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Battle for Terra
Directed by Aristomenis Tsirbas
“Hey, at least the 3-D was cool,” you might find yourself saying upon exiting the humorless, heavy-handed animated feature Battle for Terra
, incapable of generating a more trenchant response. You might not even reach that paltry conclusion, as you probably removed your 3-D glasses several times, just to see something distorted and surprising to distract you from the film's stone-faced anti-war breast-beating.
Director Aristomenis Tsirbas' story may at heart be a parable on pacifism, but it nonetheless seems confused about its causes. After the teen-aged alien protagonist Mala (voiced by Evan Rachel Wood) is punished by her father for rebelling against the teachings of her tribe's “elders,” you expect a stab at Maoism — mainly because the highest-ranked elder is draped in red. But then Mala's Dad is kidnapped by human soldiers — all blank-faced chiseled jawline and booming basso — who’ve been ordered to colonize the alien planet and replace its air supply with alien-killing oxygen. Only the nice pilot Jim (Luke Wilson), and a not-sassy-enough robot (the usually hilarious David Cross, doing a lame nod to Johnny-5) can help Mala end the war. Could a war on air be a metaphor for (gulp) a war on oil?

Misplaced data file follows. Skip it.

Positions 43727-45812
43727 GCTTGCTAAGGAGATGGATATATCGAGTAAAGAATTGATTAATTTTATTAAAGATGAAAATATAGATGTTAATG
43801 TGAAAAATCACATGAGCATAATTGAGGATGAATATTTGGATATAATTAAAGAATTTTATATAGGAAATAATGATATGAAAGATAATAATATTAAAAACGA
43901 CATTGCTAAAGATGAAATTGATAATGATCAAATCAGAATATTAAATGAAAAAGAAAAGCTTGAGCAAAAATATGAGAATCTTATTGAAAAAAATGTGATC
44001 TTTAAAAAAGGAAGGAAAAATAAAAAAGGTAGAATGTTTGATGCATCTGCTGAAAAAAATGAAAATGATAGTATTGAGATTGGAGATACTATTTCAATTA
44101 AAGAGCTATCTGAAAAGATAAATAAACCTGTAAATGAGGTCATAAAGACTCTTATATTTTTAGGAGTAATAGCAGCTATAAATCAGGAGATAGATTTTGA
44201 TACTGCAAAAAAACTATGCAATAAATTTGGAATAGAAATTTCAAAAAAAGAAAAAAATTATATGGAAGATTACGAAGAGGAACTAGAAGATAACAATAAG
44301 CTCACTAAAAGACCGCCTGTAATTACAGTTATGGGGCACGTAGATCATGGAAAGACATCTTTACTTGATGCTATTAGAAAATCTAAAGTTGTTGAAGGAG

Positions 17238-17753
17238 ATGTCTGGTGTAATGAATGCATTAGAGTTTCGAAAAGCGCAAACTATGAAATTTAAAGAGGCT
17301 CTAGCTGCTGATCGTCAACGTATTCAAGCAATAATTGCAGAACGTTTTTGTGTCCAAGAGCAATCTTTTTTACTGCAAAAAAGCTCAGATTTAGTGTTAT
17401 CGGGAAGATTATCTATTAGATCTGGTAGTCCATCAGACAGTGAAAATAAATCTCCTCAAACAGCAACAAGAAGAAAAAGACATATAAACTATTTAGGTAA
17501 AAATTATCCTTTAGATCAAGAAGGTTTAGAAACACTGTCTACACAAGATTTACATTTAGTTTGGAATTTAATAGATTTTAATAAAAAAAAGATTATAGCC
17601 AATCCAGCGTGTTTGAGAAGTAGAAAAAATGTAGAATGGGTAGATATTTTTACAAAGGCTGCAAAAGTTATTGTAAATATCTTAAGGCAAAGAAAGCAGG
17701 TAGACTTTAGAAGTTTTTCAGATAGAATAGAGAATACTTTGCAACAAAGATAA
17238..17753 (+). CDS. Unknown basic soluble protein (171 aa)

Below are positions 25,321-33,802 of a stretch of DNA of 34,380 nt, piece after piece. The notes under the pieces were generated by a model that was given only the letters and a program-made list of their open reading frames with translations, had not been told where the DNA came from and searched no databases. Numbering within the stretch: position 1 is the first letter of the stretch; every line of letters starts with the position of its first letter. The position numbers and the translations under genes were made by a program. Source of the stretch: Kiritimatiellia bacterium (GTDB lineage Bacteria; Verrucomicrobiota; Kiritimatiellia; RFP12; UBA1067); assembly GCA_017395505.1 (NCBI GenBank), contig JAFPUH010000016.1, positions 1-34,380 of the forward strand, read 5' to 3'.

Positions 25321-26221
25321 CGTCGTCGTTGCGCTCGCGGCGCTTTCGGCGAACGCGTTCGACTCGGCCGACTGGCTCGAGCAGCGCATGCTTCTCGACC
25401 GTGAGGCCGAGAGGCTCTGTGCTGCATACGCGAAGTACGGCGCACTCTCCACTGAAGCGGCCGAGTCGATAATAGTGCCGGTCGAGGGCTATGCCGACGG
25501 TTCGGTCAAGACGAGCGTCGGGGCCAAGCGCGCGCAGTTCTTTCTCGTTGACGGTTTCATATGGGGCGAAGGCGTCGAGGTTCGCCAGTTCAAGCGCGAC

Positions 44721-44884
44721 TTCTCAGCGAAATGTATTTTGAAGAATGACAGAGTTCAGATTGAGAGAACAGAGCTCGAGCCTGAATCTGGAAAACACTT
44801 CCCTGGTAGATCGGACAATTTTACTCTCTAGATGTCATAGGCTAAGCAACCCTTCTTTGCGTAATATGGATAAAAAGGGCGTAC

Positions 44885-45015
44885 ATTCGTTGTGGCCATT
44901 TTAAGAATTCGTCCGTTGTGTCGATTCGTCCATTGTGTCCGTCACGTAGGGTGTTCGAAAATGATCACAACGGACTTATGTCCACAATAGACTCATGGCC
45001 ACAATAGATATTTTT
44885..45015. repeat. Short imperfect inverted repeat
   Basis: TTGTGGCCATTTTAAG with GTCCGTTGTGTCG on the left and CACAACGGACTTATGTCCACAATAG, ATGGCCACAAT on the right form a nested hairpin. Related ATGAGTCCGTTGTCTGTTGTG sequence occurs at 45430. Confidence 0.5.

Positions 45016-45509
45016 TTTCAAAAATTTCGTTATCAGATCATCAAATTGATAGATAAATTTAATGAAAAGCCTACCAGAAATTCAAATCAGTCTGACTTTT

Tsirbas lacks a solid angle, in a film that variously seems in favor of peace, anarchy and treason. It's also hard to detect any moral amidst all the thunderous plane combat and Mala's non-stop gasps of “No!” and “Jim!” The dialogue is steadfastly serious, the characters indistinct from one another — the aliens are all cuter, noseless versions of E.T., with sutured-on ponytails and plaintive, frightened eyes as wide as whirlpools; the humans express terror, outrage and pride in the same cue-card reading monotone.
All that's left to react to, really, is that sweet 3-D gloss: sleet you can practically touch, flakes of debris you can practically choke on, adorable aliens, sauntering like airborne seahorses, you can practically cuddle with.
Opens May 1